A probe into a secret trading oil trading deal costing the country millions of dollars is threatening some powerful interests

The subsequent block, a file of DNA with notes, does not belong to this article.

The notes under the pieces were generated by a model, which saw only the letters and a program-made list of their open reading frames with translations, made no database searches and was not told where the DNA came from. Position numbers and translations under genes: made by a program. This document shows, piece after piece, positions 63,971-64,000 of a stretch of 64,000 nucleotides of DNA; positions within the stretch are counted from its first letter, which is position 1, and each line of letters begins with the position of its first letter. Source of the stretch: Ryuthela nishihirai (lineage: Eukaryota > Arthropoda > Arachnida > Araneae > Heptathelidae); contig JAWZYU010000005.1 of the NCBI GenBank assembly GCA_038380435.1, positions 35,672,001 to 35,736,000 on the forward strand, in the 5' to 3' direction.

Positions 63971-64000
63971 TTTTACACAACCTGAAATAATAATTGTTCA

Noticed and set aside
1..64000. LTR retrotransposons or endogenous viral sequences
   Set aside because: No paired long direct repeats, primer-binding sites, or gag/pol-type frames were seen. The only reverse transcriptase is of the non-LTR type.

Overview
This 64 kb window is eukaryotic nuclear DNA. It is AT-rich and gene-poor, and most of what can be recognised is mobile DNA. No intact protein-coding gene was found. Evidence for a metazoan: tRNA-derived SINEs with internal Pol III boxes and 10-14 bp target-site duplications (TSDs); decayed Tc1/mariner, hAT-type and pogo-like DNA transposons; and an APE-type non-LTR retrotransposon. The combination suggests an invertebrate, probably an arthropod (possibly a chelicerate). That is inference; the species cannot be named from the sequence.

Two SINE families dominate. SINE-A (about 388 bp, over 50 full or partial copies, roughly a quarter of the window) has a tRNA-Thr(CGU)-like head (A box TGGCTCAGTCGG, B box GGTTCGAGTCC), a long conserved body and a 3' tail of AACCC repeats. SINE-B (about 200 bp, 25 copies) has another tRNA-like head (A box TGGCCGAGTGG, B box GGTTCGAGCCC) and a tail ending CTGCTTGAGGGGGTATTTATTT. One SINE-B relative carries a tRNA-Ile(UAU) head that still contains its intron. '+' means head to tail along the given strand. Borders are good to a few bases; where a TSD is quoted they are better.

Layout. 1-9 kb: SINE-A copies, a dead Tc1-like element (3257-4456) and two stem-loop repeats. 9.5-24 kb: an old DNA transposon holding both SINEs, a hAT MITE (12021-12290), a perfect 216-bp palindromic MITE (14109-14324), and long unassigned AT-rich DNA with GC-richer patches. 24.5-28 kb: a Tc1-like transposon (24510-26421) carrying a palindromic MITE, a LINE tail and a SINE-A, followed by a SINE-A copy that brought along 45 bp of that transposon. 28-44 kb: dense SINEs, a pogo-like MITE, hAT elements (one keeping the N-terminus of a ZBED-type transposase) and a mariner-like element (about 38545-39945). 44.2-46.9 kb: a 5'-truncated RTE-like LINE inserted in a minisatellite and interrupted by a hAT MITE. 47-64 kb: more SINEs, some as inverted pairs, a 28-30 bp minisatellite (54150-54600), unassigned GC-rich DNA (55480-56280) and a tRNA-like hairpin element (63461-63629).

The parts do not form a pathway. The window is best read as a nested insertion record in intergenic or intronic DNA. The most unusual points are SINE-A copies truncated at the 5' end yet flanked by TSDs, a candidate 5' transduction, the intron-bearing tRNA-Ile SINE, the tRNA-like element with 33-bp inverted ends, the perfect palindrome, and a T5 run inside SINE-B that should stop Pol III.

In what is becoming a test-case for President Thabo Mbeki's government's ability to investigate corruption allegations, a major international oil trading company faces claims that it connived with its business partners in South Africa to bribe local civil servants in a secret deal that lost the country more than US$3 million. Trafigura, a London-based oil and metals trading company, is embroiled in the first major kick-back scandal to hit South Africa since 1994. The company's joint-venture operation in South Africa, High Beam Trading International, is at the centre of an investigation into the alleged payment of $60,000 in cash to officials at the state oil company, the Central Energy Fund, in exchange for a lucrative oil trading contract. Trafigura robustly denies wrongdoing and senior executive Graham Sharpe insists the South African contract is 'still valid'. South African state oil officials, whom investigators claim were also promised a further $2 mn. offshore, signed a confidential deal with Trafigura and High Beam in May 2000. The contract was signed without the knowledge of the Ministry of Minerals and Energy - which by law should have sanctioned the deal - and was sealed without an open tender. It effectively gave Trafigura/High Beam control over South Africa's strategic oil stock. The two companies stood to make US$20 million on the deal over fifteen months, investigators said. Yet Trafigura and High Beam Trading International insist that the deal did not break any existing rules.
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